Entering 2005, the dismissal of officials in Taishi Village (太石村), Guangdong Province, as well as the Linyi Family Planning Case in Shandong (临沂计生案), became public events involving lawyers, public intellectuals, and citizen activists from around the country.
At the end of 2005, Hong Kong’s Asia Weekly magazine highlighted 14 human rights lawyers and legal scholars, including Li Baiguang, as 2005 People of the Year. It said that “these 14 rights defense lawyers aren’t afraid of power; they wield the constitution as a weapon, harness the power of the internet, and work to defend the rights of the 1.3 billion Chinese people granted in their own constitution, while pushing for the establishment of democracy and rule of law in China.” In the ensuing years, with the exception of one or two, these 14 lawyers and scholars would be arrested, tortured, disappeared, disbarred, or forced into exile. Still, the grassroots rights defense movement they helped to kick off would continue to expand, and gain new energy in the age of social media. We shall not elaborate on that here.
‘Turning into an Ant’
In late July 1999, after publishing Samuel Smiles’ “The Huguenots in France” (issued under the Chinese title “The Power of of Faith” 《信仰的力量》) , Li Baiguang went to a church in the Haidian district of Beijing, bought a copy of the Bible, and began to read it. In January 2005 after he was released from prison, he began attending the Ark Church in Beijing (北京方舟教会) to study the Bible and pray. The Ark Church was a meeting place for many dissidents, rights lawyers, Tiananmen massacre victims, and petitioners — and for this reason the house church suffered regular harassment by the police. On July 30, 2005, Li was baptized in a reservoir in Huairou (怀柔), Beijing. He loudly proclaimed his witness, telling of the several times in his life when he brushed shoulders with death. He spoke of the time that an inner voice told him to stop, as he was considering plunging to his death from a building at university. He told of the catastrophes he escaped in 1998, 2001, and then in 2004. He spoke of the cumulative impact that Samuel Smiles’ books had on him, and, finally, he expressed his gratitude to Jesus.
He began to tremble violently as he read, and only after the baptism was complete and he had sat down a while did it subside.
For Li Baiguang, the freedom of the mind and soul and political freedom are simply two sides of the same coin. In 2000, while translating Smiles, Li wrote an essay titled “The Fountainhead of Modern Freedom is the Freedom of Individual Conscience” (《现代自由的源头是个体的良心自由》). He came to believe that only faith can shape and form conscience, and further, that the emergence of individual conscience is the origin and basis of freedom. This also makes it the source of the courage and motivation to fight for freedom and against despotism. He doesn’t believe that the widespread failure of Chinese to distinguish right and wrong, and the country’s moral decay, can be laid entirely at the feet of the Communist Party’s dictatorship.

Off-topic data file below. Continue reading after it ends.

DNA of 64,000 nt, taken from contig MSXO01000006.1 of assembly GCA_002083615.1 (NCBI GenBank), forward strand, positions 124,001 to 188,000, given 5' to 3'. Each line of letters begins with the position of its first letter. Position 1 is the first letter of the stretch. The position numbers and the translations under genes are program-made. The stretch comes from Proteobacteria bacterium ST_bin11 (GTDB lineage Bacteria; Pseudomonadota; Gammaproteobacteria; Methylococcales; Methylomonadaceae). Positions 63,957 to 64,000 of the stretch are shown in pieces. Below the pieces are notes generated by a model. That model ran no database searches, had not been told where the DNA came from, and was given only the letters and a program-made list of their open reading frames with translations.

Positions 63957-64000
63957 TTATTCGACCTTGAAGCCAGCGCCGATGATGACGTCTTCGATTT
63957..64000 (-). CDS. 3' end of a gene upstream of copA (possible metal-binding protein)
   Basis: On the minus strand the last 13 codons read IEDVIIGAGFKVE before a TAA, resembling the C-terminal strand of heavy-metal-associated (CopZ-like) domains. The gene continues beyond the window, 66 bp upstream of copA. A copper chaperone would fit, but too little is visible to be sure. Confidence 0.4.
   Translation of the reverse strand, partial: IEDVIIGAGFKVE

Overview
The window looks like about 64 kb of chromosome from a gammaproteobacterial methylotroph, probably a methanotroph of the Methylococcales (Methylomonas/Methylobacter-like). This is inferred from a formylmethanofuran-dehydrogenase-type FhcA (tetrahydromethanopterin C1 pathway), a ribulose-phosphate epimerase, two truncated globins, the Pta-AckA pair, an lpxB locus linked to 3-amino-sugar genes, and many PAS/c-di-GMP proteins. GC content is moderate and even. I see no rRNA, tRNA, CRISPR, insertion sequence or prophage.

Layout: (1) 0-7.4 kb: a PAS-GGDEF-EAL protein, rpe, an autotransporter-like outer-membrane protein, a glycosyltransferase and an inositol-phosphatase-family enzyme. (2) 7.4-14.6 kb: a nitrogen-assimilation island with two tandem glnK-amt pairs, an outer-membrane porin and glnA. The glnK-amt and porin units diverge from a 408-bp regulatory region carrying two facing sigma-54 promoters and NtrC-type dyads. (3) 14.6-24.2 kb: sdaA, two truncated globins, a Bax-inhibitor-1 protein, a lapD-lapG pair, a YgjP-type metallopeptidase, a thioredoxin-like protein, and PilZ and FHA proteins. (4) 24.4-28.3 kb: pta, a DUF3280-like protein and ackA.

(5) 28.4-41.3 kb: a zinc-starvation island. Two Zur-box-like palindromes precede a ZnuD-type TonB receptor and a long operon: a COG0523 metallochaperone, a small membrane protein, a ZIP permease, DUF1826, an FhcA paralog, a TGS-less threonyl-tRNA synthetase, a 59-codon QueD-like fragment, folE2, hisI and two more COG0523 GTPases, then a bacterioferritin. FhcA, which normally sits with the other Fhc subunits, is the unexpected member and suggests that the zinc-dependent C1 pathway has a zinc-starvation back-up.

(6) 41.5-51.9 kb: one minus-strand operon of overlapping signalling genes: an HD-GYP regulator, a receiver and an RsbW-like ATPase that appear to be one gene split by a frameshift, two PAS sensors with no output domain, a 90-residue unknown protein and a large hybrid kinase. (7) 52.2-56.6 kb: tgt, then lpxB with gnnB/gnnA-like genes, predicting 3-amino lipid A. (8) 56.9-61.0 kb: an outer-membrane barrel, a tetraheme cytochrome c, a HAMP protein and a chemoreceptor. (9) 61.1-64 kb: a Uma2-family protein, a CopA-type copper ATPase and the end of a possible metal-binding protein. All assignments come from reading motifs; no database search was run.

In April 2006, in a session of “The Middle Forum” (《中道论坛》) with Fan Yafeng, Chen Yongmiao (陈永苗), and Qiu Feng (秋风), Li said he was tired of liberal intellectuals’ decades-long discussions of grand themes like constitutional governance, reform, and future China. He described his own turning point of involvement in actual, real life rights defense work. Of the eight years between 1997 and 2005, he said, he too spent the first five focused on all sorts of macro abstractions. “Recently I’ve had a realization: I’m willing to become an ant. I want to take the rights and freedoms in the books and, through case after case, bring them into the real world bit by bit. This is my personal stance. The path to this is legal procedure. In summer, the ant gathers food. Today, I’m also transporting food under the framework of rights defense, and in doing so accumulating experience and results for the arrival of the day of constitutional government.”
“According to the principles of political mechanics, it’s impossible to change minds overnight in such a large system. All you can do is loosen the screws one by one and turn the soil over clump by clump,” he said. Li held high hopes in the future of the nascent rights defense movement, and the gradual dismantling of autocracy from the margins. He thought that the rights defense movement would be crucial to China’s future establishment of a constitutional democracy.
This was the first time he proposed the ‘ant’ idea. In the years afterward, this is how he characterized his work and it became very familiar to his friends.
In May 2005, the Midland, Texas-based NGO China Aid, as well as the Institute on Chinese Law & Religion, invited seven Chinese rights lawyers and legal scholars to join a “China Freedom Summit.” Among those invited, Gao Zhisheng, Fan Yafeng, and Zhang Xingshui were blocked from leaving China; Li Baiguang, Wang Yi, Yu Jie, and Guo Feixiong were able to make it to the United States. Li Baiguang delivered a speech at the Hudson Institute titled “The Legal Dimensions of Religious Freedom: Reality and Prospects in China.” It proposed a systematic approach for defending religious freedom according to the law in China, and included the following actions: